Category Archives: Politics

Public Wants a Deal

In any political debate in Washington, both sides try to claim the side of public opinion. So, what is the public’s opinion of the debt ceiling the debate? They want a deal:


The public overwhelmingly favors a compromise in the debt ceiling standoff. And even as negotiations aimed at resolving the issue show little progress, a majority thinks that Barack Obama and congressional Republicans will reach a deal before the Aug. 2 deadline on a possible government default.

Fully 68% say that lawmakers who share their views on this issue should compromise, even it means striking a deal they disagree with. Just 23% say lawmakers who share their views should stand by their principles, even if that leads to default.

There is broader support for compromise today than on the eve of a possible government shutdown earlier this year. In early April, 55% favored a compromise even if that resulted in a budget deal they disagreed with, while 36% wanted their leaders to stand by their principles even if it led to a shutdown.

Large majorities of Democrats (81%) and independents (69%) favor a compromise to avoid default, but Republicans are more divided: 53% favor a compromise, while 38% say lawmakers who share their views should stand by their principles even if it leads to a default.


Boehner’s Debt Plan Solves Nothing

Congressional Republicans filed a 57-page bill outlining Speaker of the House John Boehner’s two-step plan to raise the debt ceiling by $2.5 trillion. The first step raises the debt ceiling by $1 trillion and is contingent on 10-year savings of $1.2 trillion from annual appropriations bills, and the second step would raise the debt ceiling by $1.6 trillion after an additional $1.8 trillion in savings in cuts from social safety net programs. It is unclear if it would have the votes to pass the House, and it likely has no chance of passing in the Senate.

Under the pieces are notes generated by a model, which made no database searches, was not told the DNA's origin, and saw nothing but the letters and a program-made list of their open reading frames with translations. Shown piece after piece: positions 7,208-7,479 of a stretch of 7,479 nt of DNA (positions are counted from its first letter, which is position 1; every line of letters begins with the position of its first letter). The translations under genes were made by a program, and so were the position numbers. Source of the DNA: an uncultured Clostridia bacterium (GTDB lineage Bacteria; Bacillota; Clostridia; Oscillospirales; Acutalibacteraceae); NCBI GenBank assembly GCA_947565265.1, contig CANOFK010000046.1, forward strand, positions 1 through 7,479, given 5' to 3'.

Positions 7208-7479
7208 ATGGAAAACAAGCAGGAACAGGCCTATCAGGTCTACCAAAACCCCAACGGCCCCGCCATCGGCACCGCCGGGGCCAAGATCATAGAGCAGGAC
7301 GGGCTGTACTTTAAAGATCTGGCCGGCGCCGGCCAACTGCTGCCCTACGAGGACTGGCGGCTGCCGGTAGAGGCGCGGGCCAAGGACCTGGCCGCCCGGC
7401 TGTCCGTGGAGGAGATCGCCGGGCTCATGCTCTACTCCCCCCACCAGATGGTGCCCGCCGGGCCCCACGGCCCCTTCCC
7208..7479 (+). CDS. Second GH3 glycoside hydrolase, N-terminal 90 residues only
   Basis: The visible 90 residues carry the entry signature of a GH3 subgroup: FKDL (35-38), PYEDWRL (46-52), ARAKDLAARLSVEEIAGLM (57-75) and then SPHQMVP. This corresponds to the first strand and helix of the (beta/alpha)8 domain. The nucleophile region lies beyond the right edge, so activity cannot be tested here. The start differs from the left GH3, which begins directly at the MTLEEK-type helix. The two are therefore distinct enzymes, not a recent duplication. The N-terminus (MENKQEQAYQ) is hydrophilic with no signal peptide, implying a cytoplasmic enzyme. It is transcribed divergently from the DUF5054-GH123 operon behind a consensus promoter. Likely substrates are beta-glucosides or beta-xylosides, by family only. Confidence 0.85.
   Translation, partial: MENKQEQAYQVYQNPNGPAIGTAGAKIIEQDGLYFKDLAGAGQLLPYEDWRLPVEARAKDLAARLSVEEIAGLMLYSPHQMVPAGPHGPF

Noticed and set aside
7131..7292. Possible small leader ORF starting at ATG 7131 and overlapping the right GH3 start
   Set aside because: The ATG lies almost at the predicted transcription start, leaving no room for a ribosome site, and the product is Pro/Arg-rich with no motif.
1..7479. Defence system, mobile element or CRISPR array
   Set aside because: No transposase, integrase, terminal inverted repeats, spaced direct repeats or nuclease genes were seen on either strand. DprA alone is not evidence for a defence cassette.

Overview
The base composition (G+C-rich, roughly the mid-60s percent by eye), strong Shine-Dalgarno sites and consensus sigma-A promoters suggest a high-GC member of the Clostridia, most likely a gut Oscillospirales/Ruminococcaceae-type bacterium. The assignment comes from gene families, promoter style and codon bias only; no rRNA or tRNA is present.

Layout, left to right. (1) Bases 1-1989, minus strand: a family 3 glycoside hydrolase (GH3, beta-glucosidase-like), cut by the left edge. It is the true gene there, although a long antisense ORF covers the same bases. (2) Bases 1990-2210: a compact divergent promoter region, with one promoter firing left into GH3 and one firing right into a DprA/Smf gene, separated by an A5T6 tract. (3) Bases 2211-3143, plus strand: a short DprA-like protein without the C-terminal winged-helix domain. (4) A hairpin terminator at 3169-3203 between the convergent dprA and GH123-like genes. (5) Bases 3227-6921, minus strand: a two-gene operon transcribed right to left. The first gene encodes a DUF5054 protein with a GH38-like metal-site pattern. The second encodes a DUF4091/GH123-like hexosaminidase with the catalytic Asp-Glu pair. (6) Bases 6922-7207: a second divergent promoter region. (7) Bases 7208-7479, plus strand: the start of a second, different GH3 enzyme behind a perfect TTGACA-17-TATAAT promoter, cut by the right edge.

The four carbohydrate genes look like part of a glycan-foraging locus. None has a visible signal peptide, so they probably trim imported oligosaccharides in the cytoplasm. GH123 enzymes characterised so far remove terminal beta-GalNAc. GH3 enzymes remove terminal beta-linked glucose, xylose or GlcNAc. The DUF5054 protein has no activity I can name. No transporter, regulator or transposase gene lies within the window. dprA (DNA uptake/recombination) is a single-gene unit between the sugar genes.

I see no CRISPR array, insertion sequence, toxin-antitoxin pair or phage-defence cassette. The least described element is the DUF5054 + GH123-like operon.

The plan does many things. This plan creates another default crisis next year, right in the middle of the Republican presidential primaries. It is far from a balance plan, which is what the majority of Americans want, as it raises no new revenue. It will result in deep cuts in the social safety net, and could dramatically change Social Security and Medicare. The plan would still likely mean a downgrade of the United States’ AAA credit rating, unlike the plan proposed by Senate Majority Leader Harry Reid. It’s a plan that does many things, but solve the problem.

The Center for Budget and Policy Priorities analysis of the Boehner plan characterizes it as “tantamount to a form of class warfare,” and that if enacted it could produce the “greatest increase in poverty and hardship produced by any law in modern U.S. history.”

“The first round of cuts under the Boehner plan would hit discretionary programs hard through austere discretionary caps that Congress will struggle to meet; discretionary cuts thus will largely or entirely be off the table when it comes to achieving the further $1.8 trillion in budget reductions. As Speaker Boehner’s documents make clear, virtually all of the $1.8 trillion would need to come from cuts in entitlement programs. (Cuts in entitlement spending totaling more than $1.5 trillion would produce sufficient interest savings to achieve $1.8 trillion in total savings.)